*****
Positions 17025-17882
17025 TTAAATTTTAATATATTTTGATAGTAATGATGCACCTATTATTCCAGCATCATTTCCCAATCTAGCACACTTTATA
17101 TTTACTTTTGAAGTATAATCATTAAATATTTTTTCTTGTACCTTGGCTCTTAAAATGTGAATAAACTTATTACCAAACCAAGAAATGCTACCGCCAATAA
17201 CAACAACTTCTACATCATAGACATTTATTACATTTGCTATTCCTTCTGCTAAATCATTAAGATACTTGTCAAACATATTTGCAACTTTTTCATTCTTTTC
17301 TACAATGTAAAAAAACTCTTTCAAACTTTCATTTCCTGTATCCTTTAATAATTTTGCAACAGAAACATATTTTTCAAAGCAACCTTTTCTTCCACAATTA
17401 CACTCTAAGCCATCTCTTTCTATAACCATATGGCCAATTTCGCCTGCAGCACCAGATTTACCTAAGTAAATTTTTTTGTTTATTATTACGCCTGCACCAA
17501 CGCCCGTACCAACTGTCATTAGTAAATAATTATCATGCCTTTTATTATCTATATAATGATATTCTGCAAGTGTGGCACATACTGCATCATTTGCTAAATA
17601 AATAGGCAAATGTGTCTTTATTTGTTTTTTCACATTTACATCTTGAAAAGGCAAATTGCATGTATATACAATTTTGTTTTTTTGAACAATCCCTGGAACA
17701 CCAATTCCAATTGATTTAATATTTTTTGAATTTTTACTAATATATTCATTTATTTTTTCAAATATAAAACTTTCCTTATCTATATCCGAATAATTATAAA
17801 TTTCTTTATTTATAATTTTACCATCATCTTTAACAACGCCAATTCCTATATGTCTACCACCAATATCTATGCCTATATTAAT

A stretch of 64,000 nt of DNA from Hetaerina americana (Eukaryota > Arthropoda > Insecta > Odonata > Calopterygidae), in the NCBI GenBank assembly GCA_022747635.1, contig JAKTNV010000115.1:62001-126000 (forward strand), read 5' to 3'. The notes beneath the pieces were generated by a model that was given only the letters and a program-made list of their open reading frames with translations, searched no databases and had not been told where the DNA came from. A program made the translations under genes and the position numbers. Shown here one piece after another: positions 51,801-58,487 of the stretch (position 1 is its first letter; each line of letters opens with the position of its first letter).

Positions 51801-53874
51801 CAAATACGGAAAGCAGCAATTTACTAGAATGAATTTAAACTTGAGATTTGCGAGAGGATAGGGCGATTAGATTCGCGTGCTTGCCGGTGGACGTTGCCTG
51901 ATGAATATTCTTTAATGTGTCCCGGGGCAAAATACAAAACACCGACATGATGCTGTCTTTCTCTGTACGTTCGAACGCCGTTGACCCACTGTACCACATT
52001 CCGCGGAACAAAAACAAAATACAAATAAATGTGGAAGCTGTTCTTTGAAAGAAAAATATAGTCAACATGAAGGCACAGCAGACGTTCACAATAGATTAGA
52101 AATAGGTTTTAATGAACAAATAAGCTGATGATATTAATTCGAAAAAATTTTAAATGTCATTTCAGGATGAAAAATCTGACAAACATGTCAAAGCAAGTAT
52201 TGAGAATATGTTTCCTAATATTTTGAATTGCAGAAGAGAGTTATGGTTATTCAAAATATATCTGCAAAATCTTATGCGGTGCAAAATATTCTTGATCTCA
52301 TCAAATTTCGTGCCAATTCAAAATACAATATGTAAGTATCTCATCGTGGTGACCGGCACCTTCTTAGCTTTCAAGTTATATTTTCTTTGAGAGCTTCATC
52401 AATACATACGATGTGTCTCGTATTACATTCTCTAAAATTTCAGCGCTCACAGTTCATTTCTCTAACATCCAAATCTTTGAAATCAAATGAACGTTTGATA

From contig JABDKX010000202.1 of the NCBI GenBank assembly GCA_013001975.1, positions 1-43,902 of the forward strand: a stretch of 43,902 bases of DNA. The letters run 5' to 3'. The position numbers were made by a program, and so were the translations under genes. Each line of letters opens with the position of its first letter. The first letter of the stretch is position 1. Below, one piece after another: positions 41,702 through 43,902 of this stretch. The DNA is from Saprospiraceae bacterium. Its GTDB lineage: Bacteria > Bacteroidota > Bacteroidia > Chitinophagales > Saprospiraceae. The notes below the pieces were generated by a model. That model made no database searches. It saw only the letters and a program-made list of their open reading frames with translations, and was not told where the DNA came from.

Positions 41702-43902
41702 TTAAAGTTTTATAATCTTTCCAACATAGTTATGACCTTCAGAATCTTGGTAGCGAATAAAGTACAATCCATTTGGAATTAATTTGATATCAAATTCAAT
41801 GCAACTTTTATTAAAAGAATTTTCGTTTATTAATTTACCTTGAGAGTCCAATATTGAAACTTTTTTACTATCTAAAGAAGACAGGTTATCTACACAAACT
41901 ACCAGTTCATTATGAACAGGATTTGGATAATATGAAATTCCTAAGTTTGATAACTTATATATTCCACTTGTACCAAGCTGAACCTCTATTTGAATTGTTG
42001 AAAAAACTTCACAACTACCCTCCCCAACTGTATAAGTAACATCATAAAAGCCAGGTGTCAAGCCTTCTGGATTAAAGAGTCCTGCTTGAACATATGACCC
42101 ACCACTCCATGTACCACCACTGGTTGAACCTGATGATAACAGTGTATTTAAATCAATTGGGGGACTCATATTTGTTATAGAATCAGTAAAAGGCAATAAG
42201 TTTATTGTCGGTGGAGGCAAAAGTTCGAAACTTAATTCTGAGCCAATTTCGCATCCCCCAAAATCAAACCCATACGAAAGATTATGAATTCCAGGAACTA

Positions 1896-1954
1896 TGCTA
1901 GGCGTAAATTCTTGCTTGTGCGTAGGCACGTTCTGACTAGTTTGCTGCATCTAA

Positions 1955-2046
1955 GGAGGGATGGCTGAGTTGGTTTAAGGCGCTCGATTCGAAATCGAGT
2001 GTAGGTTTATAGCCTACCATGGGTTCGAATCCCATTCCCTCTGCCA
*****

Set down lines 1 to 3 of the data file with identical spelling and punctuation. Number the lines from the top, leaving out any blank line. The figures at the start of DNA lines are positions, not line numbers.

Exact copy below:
Positions 17025-17882
17025 TTAAATTTTAATATATTTTGATAGTAATGATGCACCTATTATTCCAGCATCATTTCCCAATCTAGCACACTTTATA
17101 TTTACTTTTGAAGTATAATCATTAAATATTTTTTCTTGTACCTTGGCTCTTAAAATGTGAATAAACTTATTACCAAACCAAGAAATGCTACCGCCAATAA